Reward offered for information related to killing

The hunt continues for this man’s killer.

The Mayor’s Office is shelling out a $100,000 reward for the capture and prosecution of the man who shot 35-year-old Edgar Alfonso Ibarra dead in the 1200 block of Hampshire Street on Nov. 28, 2006.

The gunman shot him several times before fleeing in a waiting vehicle, police said. Family and friends have memorialized Alfonso, nicknamed “Blink,” on a website. A lifelong friend described a beloved man.

“When B gave me that nickname, Pretty Boy, he would laugh and smile,” he said. “That’s how he let everybody know! Today, some know me by that name.”

Anyone with information about the case is encouraged to contact Inspector Daniel Cunningham or Inspector Mike Morley at the San Francisco Police Department’s homicide unit, (415) 553-1145. You can also call the SFPD anonymous tip line at (415) 575-4444.

maldax@sfexaminer.com

Bay Area NewsCrimeCrime & CourtsLaw and DisorderMayor Gavin NewsomSan Francisco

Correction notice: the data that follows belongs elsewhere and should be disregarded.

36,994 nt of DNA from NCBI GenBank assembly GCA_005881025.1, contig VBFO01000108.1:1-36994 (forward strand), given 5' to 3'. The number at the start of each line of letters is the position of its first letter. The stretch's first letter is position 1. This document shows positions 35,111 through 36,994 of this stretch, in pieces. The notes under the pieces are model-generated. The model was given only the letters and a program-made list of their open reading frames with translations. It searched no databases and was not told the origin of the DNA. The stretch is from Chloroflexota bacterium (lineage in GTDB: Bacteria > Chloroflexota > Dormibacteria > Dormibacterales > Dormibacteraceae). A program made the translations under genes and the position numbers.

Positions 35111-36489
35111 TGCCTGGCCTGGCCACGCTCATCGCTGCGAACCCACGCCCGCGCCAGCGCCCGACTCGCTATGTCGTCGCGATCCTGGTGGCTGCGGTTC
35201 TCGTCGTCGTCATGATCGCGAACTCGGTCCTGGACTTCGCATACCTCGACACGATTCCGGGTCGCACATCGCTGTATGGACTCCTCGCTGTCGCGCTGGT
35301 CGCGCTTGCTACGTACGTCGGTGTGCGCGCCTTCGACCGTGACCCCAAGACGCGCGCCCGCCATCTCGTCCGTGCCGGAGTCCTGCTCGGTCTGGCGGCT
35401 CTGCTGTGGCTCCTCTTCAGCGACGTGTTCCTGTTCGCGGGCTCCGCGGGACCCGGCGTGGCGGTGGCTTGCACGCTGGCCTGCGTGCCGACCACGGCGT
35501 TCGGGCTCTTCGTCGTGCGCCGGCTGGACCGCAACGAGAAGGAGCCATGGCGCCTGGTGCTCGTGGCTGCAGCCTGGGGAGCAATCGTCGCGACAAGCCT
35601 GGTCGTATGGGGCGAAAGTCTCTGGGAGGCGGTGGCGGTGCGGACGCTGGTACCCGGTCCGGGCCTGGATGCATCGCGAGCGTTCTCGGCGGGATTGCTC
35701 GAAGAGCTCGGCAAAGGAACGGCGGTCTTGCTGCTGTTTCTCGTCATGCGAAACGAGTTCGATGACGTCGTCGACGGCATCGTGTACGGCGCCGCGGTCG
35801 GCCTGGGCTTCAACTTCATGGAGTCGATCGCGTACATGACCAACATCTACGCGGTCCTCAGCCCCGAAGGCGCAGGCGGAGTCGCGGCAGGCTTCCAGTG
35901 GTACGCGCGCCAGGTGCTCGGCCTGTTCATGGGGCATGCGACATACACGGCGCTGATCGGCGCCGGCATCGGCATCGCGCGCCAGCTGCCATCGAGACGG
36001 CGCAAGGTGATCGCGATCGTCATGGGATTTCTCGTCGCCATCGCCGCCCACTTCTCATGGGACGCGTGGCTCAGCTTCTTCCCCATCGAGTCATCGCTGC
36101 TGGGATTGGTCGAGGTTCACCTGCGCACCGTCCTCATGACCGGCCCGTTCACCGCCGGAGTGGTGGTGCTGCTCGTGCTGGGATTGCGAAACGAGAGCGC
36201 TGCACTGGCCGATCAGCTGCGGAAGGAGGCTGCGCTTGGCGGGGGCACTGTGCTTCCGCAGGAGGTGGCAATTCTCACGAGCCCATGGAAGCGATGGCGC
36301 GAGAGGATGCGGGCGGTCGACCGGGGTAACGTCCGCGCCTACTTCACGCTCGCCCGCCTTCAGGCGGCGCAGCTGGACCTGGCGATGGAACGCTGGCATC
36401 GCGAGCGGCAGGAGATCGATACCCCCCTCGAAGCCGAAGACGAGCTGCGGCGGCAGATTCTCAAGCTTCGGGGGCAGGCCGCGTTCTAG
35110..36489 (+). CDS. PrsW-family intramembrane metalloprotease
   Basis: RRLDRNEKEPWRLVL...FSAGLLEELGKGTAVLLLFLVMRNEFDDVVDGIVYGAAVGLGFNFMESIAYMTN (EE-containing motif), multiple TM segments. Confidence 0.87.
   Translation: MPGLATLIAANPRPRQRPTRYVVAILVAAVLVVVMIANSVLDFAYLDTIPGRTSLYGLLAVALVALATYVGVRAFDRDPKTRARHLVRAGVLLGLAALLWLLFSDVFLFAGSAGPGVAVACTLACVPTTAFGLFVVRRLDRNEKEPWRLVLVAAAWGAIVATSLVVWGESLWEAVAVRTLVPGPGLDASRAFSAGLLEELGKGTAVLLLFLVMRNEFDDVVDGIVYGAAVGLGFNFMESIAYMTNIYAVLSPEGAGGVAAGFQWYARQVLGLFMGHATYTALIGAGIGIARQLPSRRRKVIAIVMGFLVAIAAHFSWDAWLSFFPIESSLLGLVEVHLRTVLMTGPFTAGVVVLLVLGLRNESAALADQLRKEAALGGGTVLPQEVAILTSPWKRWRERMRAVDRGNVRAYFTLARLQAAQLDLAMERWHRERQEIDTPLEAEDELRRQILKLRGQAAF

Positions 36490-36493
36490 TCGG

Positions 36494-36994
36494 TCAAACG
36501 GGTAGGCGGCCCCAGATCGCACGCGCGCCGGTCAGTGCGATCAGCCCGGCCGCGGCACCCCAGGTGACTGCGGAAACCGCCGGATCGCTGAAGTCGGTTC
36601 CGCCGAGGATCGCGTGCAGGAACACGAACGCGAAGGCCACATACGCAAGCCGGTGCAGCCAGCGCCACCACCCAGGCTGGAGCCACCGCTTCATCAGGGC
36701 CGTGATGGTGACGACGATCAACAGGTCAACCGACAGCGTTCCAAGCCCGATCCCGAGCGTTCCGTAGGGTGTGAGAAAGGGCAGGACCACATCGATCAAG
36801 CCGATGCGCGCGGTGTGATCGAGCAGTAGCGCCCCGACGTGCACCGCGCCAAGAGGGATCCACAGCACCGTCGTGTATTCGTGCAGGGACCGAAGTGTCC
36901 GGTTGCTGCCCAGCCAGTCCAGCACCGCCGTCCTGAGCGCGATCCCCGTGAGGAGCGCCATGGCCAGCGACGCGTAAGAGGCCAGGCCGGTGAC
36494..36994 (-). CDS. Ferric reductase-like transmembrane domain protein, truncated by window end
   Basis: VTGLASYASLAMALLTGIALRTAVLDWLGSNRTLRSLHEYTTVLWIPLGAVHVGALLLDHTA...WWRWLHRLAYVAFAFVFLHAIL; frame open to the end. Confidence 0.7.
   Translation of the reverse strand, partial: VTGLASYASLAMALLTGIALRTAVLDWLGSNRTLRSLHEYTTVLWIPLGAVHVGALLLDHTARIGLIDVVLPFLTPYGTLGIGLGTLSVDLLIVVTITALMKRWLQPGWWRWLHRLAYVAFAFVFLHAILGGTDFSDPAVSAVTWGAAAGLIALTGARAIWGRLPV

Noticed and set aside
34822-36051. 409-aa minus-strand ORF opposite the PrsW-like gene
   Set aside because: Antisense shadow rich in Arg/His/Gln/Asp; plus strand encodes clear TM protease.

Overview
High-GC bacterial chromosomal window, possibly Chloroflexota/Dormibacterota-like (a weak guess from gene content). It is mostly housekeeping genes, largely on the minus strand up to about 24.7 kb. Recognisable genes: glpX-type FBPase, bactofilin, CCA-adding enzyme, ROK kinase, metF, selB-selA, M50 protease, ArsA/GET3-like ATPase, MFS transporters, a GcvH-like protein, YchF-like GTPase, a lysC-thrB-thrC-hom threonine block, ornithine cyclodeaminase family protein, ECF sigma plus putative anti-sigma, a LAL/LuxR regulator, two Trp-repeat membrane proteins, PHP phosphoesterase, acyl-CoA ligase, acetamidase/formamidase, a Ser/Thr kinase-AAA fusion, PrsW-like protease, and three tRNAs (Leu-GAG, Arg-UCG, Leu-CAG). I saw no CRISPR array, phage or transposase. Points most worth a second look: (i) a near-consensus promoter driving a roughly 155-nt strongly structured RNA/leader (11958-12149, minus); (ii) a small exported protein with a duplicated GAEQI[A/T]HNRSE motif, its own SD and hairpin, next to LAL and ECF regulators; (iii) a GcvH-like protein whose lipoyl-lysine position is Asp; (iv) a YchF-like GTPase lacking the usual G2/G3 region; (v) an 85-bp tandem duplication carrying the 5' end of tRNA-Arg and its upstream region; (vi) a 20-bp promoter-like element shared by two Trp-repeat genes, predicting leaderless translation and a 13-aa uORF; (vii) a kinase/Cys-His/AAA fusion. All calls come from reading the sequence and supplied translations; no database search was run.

Just Posted

Dreamforce returned to San Francisco in person this week – but with a tiny sliver of past attendance. PHOTO COURTESY SALESFORCE
Dreamforce returns with hundreds on hand, down from 170,000 in the past

High hopes for a larger Salesforce conference shriveled during the summer

The numbers show nearly 14 percent of San Francisco voters who participated in the Sept. 14 recall election wanted to oust Gov. Gavin Newsom from elected office. (Shutterstock photo)
(Shutterstock photo)
How San Francisco neighborhoods voted in the Newsom recall

Sunset tops the list as the area with the most ‘yes’ votes

Alison Collins, a member of the San Francisco Unified School District Board of Education, listens during a board meeting. (Kevin N. Hume/S.F. Examiner)
Alison Collins speaks: Embattled SF school board member confronts the recall effort

‘It’s important for folks to know what this recall is about. It’s bigger than any one of us.’

Is the Black Cat incident a distraction from the recovery of The City’s storied nightlife industry or does Mayor London Breed’s behavior inadvertently highlight the predicament the industry’s been in since San Francisco reinstated indoor mask requirements on Aug. 20?<ins> (Kevin N. Hume/The Examiner, 2021)</ins>
Club owners to maskless mayor: Are we the new fun police?

Black Cat affair highlights difficult recovery for nightlife industry

Passengers board a BART train at Powell Street station on Friday, Oct. 23, 2020. (Kevin N. Hume/S.F. Examiner)
Powell Station death serves as a grim reminder. BART doors don’t stop for anyone

What you need to know about safety sensors on the trains

Most Read